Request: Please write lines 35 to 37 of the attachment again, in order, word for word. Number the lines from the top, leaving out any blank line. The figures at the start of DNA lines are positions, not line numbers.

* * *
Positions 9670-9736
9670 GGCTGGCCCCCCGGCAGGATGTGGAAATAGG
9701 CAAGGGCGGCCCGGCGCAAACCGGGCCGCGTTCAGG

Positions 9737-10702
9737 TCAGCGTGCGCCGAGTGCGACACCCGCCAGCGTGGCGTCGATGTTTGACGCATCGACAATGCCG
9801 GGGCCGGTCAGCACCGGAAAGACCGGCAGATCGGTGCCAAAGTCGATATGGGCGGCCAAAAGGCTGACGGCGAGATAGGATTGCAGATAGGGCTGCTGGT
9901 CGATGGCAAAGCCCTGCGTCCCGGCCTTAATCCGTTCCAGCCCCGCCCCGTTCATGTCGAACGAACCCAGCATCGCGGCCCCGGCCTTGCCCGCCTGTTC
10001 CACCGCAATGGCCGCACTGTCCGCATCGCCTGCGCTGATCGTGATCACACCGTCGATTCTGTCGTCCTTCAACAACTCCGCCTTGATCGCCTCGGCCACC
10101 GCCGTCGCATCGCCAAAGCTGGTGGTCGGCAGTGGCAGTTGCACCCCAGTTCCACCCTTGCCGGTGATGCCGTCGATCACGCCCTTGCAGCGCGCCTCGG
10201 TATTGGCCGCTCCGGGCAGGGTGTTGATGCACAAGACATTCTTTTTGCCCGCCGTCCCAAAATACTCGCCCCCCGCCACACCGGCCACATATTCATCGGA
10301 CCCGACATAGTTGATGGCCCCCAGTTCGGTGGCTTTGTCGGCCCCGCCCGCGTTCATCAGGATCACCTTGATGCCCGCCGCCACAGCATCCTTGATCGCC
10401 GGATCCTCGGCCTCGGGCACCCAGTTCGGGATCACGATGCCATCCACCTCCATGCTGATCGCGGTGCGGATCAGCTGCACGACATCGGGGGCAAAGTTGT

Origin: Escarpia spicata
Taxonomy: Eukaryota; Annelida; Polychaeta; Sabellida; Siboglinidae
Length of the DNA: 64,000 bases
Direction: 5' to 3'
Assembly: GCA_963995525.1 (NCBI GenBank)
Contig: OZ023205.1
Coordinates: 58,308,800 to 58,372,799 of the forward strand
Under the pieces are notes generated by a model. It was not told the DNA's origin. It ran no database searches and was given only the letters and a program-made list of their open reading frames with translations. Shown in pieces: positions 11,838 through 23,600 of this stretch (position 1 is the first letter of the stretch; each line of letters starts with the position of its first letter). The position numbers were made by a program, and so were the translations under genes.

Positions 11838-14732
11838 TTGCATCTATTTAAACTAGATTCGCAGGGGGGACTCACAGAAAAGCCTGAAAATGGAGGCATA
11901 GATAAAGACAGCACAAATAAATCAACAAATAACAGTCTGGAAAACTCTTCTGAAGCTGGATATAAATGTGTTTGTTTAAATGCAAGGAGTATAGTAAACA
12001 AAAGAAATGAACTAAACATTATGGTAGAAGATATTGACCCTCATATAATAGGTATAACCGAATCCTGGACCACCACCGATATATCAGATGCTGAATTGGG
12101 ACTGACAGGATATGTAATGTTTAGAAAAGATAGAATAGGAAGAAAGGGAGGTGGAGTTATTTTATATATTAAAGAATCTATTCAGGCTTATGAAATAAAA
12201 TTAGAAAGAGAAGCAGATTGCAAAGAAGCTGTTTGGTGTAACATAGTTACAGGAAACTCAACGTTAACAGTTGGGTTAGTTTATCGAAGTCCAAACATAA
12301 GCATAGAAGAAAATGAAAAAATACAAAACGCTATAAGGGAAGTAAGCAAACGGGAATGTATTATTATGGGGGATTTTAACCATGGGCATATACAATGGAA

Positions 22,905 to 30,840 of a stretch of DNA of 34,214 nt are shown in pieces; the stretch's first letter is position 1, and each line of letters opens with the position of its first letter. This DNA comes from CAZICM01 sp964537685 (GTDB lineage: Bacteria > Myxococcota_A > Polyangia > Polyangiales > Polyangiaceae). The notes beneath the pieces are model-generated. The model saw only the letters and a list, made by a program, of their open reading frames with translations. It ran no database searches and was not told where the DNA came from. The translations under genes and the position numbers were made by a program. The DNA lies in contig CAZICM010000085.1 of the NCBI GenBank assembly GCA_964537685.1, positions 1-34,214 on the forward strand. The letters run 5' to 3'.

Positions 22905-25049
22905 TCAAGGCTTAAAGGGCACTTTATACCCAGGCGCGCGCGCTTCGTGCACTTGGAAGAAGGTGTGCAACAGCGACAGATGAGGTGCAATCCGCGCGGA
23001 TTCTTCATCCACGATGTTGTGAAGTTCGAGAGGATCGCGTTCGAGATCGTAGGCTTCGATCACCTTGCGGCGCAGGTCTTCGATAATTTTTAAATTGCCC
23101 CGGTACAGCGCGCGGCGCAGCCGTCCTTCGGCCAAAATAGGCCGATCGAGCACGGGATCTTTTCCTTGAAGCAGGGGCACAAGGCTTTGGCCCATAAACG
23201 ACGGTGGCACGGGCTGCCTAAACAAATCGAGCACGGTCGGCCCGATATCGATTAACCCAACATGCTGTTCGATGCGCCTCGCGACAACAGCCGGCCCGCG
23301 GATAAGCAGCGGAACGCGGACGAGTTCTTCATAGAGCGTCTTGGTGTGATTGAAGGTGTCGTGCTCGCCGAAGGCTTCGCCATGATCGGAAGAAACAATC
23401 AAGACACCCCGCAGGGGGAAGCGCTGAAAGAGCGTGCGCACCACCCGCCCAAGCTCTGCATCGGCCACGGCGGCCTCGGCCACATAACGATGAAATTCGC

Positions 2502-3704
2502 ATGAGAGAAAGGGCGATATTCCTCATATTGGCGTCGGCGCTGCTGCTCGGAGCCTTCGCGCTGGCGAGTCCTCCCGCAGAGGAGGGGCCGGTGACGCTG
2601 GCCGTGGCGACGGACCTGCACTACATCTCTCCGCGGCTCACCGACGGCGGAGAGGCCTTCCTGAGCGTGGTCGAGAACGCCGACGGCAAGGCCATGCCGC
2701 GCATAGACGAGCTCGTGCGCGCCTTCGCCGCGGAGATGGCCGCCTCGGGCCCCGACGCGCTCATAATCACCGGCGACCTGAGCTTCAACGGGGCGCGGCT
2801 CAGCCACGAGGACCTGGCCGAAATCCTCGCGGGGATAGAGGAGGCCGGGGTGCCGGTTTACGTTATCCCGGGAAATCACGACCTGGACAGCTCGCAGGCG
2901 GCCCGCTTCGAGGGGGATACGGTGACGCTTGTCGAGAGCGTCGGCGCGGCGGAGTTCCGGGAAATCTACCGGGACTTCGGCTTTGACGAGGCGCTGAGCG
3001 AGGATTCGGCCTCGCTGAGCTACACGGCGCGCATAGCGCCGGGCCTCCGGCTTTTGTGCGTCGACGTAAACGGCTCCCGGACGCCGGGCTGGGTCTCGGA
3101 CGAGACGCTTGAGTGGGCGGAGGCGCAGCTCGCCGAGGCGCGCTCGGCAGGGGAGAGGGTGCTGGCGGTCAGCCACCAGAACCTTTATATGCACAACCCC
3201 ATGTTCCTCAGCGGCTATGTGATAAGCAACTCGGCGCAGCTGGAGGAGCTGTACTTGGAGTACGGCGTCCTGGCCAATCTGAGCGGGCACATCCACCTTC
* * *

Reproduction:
23401 AAGACACCCCGCAGGGGGAAGCGCTGAAAGAGCGTGCGCACCACCCGCCCAAGCTCTGCATCGGCCACGGCGGCCTCGGCCACATAACGATGAAATTCGC

Positions 2502-3704
2502 ATGAGAGAAAGGGCGATATTCCTCATATTGGCGTCGGCGCTGCTGCTCGGAGCCTTCGCGCTGGCGAGTCCTCCCGCAGAGGAGGGGCCGGTGACGCTG